The Hartnell College Board of Trustees voted Tuesday (August 6) to place a $131 million bond before voters on the Nov. 5 ballot to repair, update and expand facilities at the 82-year-old campus.
By a vote of 6-1, trustees okayed the bond election to repair leaking and decaying walls, upgrade fire safety equipment, remove hazardous materials (such as asbestos and lead paint), upgrade technology equipment, provide access to more facilities by disabled individuals, and construct a new library, replacing the present structure built in 1959.
Improvements also would include additional classrooms and the renovation of several buildings, including the Merrill Science Hall, built in 1964, and the Visual Arts Building, built in 1977. Specifically, the bond would provide:
Valeau noted that state funding over the years has been inadequate and inconsistent.
The bond's passage would require homeowners to be taxed $19.83 per $100,000 of assessed valuation for 12-15 years, according to college officials. The number of years would vary depending on possible additional funding from the state.
In heartfelt and sincere concern for the future of their college, more than 40 individuals-including students, alumni, former trustees, Hartnell College Foundation directors, business and community members-spoke at the trustees' meeting.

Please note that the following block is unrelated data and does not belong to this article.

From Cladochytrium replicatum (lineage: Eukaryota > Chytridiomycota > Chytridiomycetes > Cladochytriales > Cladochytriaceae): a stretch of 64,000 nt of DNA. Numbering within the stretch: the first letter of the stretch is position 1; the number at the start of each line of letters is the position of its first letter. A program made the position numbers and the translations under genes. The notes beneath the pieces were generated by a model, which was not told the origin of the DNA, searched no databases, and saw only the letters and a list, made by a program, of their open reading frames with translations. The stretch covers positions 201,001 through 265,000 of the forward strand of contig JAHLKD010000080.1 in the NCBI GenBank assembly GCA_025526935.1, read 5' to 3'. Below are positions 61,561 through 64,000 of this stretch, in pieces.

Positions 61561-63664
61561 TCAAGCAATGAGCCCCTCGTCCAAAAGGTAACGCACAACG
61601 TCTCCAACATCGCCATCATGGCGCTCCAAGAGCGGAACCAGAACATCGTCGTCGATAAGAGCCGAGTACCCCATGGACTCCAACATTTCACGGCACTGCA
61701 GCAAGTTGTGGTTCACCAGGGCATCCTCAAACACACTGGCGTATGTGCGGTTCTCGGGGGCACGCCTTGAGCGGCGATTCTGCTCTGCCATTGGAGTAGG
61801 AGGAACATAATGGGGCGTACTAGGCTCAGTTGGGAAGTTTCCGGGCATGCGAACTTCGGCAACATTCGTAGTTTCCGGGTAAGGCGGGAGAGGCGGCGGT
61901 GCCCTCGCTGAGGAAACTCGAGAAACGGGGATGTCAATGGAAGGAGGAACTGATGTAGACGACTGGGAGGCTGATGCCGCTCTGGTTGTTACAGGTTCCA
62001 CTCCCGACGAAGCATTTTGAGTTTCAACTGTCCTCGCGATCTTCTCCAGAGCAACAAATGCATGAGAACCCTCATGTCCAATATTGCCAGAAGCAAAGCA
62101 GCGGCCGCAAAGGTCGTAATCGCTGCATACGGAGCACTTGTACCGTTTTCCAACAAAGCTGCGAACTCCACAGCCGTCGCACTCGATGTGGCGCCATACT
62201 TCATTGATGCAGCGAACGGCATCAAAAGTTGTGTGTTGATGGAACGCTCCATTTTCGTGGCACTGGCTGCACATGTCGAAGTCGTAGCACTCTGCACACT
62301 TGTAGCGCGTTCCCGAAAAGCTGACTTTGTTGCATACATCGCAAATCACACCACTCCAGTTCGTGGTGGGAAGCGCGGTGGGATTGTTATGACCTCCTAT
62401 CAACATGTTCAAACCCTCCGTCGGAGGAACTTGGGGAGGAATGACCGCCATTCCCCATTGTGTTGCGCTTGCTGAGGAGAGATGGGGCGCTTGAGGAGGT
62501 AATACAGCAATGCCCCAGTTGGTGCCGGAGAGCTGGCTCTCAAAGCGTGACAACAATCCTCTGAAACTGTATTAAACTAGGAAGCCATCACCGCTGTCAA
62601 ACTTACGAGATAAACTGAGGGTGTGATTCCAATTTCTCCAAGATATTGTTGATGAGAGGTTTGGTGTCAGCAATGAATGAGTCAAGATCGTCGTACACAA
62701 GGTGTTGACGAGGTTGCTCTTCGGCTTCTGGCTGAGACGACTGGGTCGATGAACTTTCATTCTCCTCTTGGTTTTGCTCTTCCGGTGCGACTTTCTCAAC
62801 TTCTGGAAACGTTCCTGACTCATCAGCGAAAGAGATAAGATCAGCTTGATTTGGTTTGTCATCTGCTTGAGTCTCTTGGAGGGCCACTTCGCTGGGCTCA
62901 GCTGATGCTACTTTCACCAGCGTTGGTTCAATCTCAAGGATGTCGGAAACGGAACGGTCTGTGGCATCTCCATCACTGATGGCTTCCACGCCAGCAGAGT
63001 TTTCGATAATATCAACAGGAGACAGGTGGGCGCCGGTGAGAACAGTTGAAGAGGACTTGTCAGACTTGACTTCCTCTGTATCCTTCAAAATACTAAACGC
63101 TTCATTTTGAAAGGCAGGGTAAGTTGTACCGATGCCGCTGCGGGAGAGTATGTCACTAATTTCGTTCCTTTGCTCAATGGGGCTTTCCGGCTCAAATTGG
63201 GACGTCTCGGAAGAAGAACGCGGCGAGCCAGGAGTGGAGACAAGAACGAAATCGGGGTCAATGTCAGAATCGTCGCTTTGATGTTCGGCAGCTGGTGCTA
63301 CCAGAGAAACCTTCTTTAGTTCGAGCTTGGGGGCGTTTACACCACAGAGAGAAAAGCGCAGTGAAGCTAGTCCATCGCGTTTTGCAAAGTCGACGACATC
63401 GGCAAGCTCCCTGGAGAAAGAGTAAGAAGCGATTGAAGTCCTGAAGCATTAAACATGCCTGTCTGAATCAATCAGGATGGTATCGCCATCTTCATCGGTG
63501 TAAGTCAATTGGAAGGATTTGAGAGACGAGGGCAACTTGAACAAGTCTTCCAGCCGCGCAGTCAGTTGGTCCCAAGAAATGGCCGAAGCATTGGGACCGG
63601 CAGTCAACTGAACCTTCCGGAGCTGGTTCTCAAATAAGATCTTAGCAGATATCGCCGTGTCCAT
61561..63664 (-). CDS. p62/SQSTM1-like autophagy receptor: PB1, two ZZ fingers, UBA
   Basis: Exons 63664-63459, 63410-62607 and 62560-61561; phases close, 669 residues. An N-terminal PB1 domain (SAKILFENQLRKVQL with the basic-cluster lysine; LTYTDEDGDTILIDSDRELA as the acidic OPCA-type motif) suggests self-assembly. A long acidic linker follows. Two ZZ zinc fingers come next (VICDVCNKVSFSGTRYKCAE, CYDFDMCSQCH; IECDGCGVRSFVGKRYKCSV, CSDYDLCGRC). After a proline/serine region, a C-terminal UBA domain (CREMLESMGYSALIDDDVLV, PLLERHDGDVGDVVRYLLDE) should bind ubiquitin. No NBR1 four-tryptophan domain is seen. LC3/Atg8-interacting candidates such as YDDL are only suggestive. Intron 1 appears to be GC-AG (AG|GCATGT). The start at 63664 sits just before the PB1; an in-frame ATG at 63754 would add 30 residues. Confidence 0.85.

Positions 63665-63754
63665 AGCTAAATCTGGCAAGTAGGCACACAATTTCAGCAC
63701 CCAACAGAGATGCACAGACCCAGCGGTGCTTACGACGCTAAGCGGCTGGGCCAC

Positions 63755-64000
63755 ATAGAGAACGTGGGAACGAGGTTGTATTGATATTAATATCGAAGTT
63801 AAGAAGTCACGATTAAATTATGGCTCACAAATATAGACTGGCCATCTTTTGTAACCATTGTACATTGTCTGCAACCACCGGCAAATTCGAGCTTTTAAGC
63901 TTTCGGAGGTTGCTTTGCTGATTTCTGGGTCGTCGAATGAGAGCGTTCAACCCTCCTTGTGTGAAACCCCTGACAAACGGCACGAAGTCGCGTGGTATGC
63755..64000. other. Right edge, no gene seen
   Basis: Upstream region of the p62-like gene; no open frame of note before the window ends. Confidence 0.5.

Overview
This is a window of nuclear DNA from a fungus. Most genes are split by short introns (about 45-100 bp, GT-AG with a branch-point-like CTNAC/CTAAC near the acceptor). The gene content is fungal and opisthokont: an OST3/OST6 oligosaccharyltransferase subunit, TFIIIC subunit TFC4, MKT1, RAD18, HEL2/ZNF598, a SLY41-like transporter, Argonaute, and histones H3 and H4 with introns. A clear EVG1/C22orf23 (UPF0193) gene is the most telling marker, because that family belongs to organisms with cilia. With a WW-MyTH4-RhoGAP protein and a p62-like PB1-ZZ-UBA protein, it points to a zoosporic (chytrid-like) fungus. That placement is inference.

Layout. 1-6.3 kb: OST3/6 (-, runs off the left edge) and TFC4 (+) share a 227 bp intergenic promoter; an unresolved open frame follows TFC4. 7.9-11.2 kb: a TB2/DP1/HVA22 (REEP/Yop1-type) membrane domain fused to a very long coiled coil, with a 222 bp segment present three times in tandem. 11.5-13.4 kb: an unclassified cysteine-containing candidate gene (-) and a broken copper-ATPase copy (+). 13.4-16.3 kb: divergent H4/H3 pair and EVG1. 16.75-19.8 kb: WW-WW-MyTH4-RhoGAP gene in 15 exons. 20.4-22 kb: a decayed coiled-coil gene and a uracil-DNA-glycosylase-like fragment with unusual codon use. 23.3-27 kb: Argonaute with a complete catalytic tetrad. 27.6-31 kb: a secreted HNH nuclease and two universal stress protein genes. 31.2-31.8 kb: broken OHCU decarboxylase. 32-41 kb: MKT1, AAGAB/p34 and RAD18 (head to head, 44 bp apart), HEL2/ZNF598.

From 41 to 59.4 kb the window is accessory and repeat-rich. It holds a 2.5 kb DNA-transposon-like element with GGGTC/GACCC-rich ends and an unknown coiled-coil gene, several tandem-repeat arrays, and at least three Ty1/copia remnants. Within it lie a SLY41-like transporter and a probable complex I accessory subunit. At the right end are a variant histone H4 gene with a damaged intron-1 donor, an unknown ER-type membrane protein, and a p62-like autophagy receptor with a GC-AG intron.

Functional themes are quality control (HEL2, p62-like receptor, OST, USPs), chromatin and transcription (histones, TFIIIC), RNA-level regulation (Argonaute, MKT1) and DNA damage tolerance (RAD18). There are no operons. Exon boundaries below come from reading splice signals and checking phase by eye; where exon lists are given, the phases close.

Representatives from Salinas Valley Memorial Hospital and Mee Memorial Hospital of King City told trustees that their respective boards of directors have gone on record in favor of the bond's passage. Hartnell trains more than 200 students annually in nursing, health-care professions and emergency safety care, providing important health/safety services for the local community. Mark Gallegos, representing the Salinas Hispanic Chamber of Commerce, also spoke in favor of the bond, along with Oly Gomez, small business owner.
Following the audience comments, Board members expressed their feelings and concerns about the bond measure. Trustee John Martinez indicated that the people in his district, primarily south county, have always considered Hartnell to be their college of choice. "I represent a population of hard-working families who want their children to succeed. Hartnell is the key to their future."
Trustee Carl Cieslikowski, representing the north county, said "the college administration and staff have worked hard to gather the facts and pull this issue together for us. It is now our obligation to support their efforts by placing this measure before the voters."
Trustee Valerie Golden said, "My family has to work very hard to keep up economically. If it were not for Hartnell College, I don't think my two beautiful children would have been able to attend college. I want every child to have that chance and this bond will make that possible."
Board President Darlene Dunham said, "As stewards of Hartnell College, we have an obligation to ensure that the next generation of students is as well-served as the current and past students. That means we must plan and prepare for maintaining our technology, upgrading our facilities and increasing our capacity to serve many more students. We have an obligation to place this bond before the citizens of our community."
The bond measure will fall under California's Proposition 39, which requires that a school bond proposal needs a 55 percent yes vote to pass. By law, the bond would be subject to strict fiscal accountability requirements that include independent annual performance/fiscal audits.